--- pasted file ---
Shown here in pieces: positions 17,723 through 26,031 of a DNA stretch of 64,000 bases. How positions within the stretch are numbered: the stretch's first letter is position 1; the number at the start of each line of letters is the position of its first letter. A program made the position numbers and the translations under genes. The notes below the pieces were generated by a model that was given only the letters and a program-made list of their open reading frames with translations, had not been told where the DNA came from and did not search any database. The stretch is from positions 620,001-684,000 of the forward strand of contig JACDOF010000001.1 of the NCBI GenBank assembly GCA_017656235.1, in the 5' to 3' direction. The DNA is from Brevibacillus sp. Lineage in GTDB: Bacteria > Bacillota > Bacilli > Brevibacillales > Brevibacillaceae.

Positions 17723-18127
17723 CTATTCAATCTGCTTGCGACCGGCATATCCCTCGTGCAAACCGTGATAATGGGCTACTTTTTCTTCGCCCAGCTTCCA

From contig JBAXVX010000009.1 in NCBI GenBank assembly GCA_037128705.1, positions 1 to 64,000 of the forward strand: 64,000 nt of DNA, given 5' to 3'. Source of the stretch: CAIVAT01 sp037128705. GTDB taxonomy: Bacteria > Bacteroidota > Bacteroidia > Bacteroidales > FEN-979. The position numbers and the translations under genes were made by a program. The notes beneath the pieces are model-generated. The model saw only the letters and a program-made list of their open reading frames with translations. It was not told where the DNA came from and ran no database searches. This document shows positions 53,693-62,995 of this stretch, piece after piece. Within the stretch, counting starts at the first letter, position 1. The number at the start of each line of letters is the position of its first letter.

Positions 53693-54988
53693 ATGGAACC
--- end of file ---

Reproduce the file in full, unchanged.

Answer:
Shown here in pieces: positions 17,723 through 26,031 of a DNA stretch of 64,000 bases. How positions within the stretch are numbered: the stretch's first letter is position 1; the number at the start of each line of letters is the position of its first letter. A program made the position numbers and the translations under genes. The notes below the pieces were generated by a model that was given only the letters and a program-made list of their open reading frames with translations, had not been told where the DNA came from and did not search any database. The stretch is from positions 620,001-684,000 of the forward strand of contig JACDOF010000001.1 of the NCBI GenBank assembly GCA_017656235.1, in the 5' to 3' direction. The DNA is from Brevibacillus sp. Lineage in GTDB: Bacteria > Bacillota > Bacilli > Brevibacillales > Brevibacillaceae.

Positions 17723-18127
17723 CTATTCAATCTGCTTGCGACCGGCATATCCCTCGTGCAAACCGTGATAATGGGCTACTTTTTCTTCGCCCAGCTTCCA

From contig JBAXVX010000009.1 in NCBI GenBank assembly GCA_037128705.1, positions 1 to 64,000 of the forward strand: 64,000 nt of DNA, given 5' to 3'. Source of the stretch: CAIVAT01 sp037128705. GTDB taxonomy: Bacteria > Bacteroidota > Bacteroidia > Bacteroidales > FEN-979. The position numbers and the translations under genes were made by a program. The notes beneath the pieces are model-generated. The model saw only the letters and a program-made list of their open reading frames with translations. It was not told where the DNA came from and ran no database searches. This document shows positions 53,693-62,995 of this stretch, piece after piece. Within the stretch, counting starts at the first letter, position 1. The number at the start of each line of letters is the position of its first letter.

Positions 53693-54988
53693 ATGGAACC